Airborn by Kenneth Oppel
Reasons for reading: have always meant to; winner of the 2004 Governor General's Award for Children's Literature for Book Awards Challenge
Description: "Set in an imaginary past where giant airships rule the skies, Airborn is the story of Matt Cruse, the 15-year-old cabin boy of the 900-foot luxury airship Aurora. Hundreds of feet over the Pacificus Ocean, Matt fearlessly performs a dramatic rescue to save an old man from his crippled hot-air balloon. Before he dies, the stranger tells Matt about the fantastic, impossible creatures he has seen flying through the clouds. Matt dismisses the story as the ravings of a dying man, but when a beautiful, bold girl arrives on the Aurora a year later, determined to prove the story true, Matt finds himself caught up in her quest. But can he and Kate solve the mystery before pirates, shipwreck and frightening predators end their voyage forever?"
First line: "Sailing towards dawn, I was perched atop the crow's nest, being the ship's eyes."
My thoughts: This was a very enjoyable read and I wouldn't hesitate to recommend it to adventure-seeking young readers of either gender. Sky pirates - what else do you need?? The "imagined history" setting was well-done - there's almost a steampunk vibe to it. It was a bit odd that some things were the same (like Paris) while some things (like the Pacificus Ocean) were altered, but once I got used to it it added to the vibe of the book.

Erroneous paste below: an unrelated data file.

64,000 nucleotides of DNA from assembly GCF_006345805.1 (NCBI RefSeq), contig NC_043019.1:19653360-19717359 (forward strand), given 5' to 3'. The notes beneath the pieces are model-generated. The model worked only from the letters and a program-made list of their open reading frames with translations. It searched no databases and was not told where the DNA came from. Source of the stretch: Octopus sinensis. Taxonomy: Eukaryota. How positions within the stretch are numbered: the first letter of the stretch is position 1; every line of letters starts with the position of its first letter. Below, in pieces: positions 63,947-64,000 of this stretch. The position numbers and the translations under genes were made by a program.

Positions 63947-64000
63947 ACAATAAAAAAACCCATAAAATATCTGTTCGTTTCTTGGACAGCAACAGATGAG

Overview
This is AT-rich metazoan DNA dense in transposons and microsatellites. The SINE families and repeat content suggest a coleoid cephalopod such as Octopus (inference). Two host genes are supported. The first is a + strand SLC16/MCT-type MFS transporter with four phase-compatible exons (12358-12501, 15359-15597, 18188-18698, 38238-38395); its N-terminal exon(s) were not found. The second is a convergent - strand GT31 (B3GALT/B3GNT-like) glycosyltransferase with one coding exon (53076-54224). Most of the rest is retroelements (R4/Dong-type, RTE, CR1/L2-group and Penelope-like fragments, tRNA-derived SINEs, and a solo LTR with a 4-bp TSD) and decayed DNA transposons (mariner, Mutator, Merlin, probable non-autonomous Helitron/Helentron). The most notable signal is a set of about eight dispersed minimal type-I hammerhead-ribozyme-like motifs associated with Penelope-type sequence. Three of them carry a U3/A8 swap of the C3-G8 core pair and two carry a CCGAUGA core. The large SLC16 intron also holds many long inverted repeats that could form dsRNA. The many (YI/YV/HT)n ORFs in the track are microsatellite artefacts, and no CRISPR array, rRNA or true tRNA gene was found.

Matt is a very likeable hero and I really liked how his "airborn"-ness (he was born on an airship and only really feels at home when he's aloft) was woven through the story - it made him even more interesting and added depth to his character as we found out about his father's tragic death. His love for the Aurora is really impressive and it makes the ship a character itself.
Kate was occasionally a bit too spunky girl adventurer-type for me, but overall she's well-drawn, too. Her ability to escape her governess is admirable and produces some funny moments (one involving underwear and one involving sleeping medicine, for example).
I rolled my eyes at first over the flying creatures, thinking Oppel was going back to his days of writing about bats and while the story had enough action to do without them, they were eventually integrated into the story in a believable enough way.
The verdict: A rollicking adventure with great characters and I think I'll have to read the rest of the trilogy to find out if Matt ever gets his dream of flying his own airhship.